From wiki:-

“Legal Man” is a single released by Belle & Sebastian on Jeepster Records in 2000. The title track also features Jonny Quinn (on congas), Rozanne Suarez (on vocals) and The Maisonettes (on vocals). The cover features band members Stevie Jackson and Isobel Campbell along with Adrienne Payne and Rozanne Suarez. All three tracks from the single were later collected on the Push Barman to Open Old Wounds compilation. The track became their highest charting single up to that point, reaching #15 in the UK singles chart. They also made their debut on Top of the Pops to perform this song.

The two B-side tracks are notable for their historical significance; “Judy Is a Dick Slap” is the first instrumental released by the band, while “Winter Wooskie” is the third and final lead vocal from former bass player Stuart David, who left the band in 2000. Initially a demo, the track was completed by the other members after David’s departure as a farewell gesture.

The review from all music:-

I must admit that I have no idea what a “Legal Man” is-a pimp, a policeman, a meter maid? I’m clueless. This knowledge, however, is not necessary to enjoying this single. “Legal Man” find Belle and Sebastian picking up on the 60’s pop sound of “Lazy Line Painter Jane” complete with backing female vocalists The Maisonettes and, strangely, a sitar. An odd combination, but it works. The second track “Judy is a Dick Slap,” is perhaps the funniest B&S song ever. Mainly because of it’s rather, er, attention getting title, but subsequent lack of vocals. This, the first instrumental song by the band, is also an excellent joke. The final song, “Winter Wooskie” is a slower more tear-jerking ballad, but humorous as well-the object of the singers’ affection nearly sleeping though his ode. This record shows the band going forward, albeit in many different directions at once. Clearly there is some “growing” going on here, but it all seems a welcome step for the band.

mp3 : Belle and Sebastian – Legal Man
mp3 : Belle and Sebastian – Judy Is A Dick Slap
mp3 : Belle and Sebastian – Winter Wooskie

Legal Man was released in May 2000, some 18 months after This Is Just A Modern Rock Song. In the interim, Belle and Sebastian had picked up best new act at the 1999 Brit Awards, a result that had left many establishment figures in the music industry speechless.  What had happened was the vote for this award was open fully to the public with the winners fully anticipated to be Steps who had enjoyed a run of hit singles and massive media exposure; however, it was the first real used of internet voting and the B&S fanbase, many of them using their personal and student e-mail addresses, voted en masse and got the award.  The reaction of the tabloid press in the UK was hilarious – how dare a band who nobody had ever heard of it take such a prestigious award?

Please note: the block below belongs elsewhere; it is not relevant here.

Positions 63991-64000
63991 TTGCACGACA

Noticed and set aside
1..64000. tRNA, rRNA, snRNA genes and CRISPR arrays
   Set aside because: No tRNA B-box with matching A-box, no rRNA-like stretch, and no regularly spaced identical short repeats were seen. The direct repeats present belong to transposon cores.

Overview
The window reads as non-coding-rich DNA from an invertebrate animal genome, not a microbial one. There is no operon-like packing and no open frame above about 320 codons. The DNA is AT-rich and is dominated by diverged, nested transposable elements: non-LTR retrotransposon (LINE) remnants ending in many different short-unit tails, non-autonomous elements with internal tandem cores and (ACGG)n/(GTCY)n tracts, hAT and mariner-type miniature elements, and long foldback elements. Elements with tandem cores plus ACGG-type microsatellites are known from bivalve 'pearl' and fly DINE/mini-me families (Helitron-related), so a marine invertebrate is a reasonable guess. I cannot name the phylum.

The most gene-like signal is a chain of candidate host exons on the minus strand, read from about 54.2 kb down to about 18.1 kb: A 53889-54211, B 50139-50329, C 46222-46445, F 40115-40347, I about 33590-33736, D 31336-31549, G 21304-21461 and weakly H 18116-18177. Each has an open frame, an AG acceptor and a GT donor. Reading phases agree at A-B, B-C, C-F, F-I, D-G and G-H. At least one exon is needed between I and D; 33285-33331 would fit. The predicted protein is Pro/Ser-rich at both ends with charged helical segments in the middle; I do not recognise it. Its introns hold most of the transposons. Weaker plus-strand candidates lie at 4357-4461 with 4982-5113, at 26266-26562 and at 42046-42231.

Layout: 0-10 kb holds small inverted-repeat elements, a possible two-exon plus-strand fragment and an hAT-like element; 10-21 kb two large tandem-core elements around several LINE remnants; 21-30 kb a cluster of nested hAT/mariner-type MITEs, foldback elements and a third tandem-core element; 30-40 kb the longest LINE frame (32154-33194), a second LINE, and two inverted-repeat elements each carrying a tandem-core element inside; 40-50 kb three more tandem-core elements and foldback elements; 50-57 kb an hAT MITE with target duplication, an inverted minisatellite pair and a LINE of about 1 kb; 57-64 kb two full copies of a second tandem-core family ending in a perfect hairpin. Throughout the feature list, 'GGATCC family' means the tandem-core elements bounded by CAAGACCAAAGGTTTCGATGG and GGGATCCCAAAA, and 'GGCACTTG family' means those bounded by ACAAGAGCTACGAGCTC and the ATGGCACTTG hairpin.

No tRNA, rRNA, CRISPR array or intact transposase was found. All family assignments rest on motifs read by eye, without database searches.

The new single was a dramatic shift in sound for the band.  It was aimed full-on at radio stations and it did get daytime play.  For many people, it was the first time they had bought a B&S record/CD.  I’m sure many of them would the following month go out and buy the new LP Fold Your Hands Child, You Walk Like A Peasant and been bamboozled by the fact that none of the songs sounded anything like Legal Man!


3 thoughts on “B&S ON SUNDAYS (5)

  1. This was the time songwriting seemed to get more democratic in the band. Fold your hands ….. is my least fav lp. The SM songs are by far the best. I think they after this lp they got back on the upward trajectory

  2. I have to wonder with “Legal Man” just who the The Maisonettes that were supplying vocals actually were. The band that had a hit with “Heartache Avenue” consisted of Lol Mason out front with the female vocals done by session singers…the lasses who appeared in the clips and on Top Of The Pops were a couple of models miming. So who supplied the vocals for Belle and Sebastian…?

  3. As far as I can make out, none of the backing vocalists on ‘Legal Man’ had anything whatsoever to do with one-hit wonder Maisonettes; worth recalling too that ‘Heartache Avenue’ had been a hit some 17 years before this single and the band had long broken up.

    It could be an elaborate in-joke on the part of B&S given that, as you say, the faces of the Maisonettes backing singles did not belong to those who actually supplied the vocals. Were the Maisonettes, B&S style, simply Isobel and Sarah?

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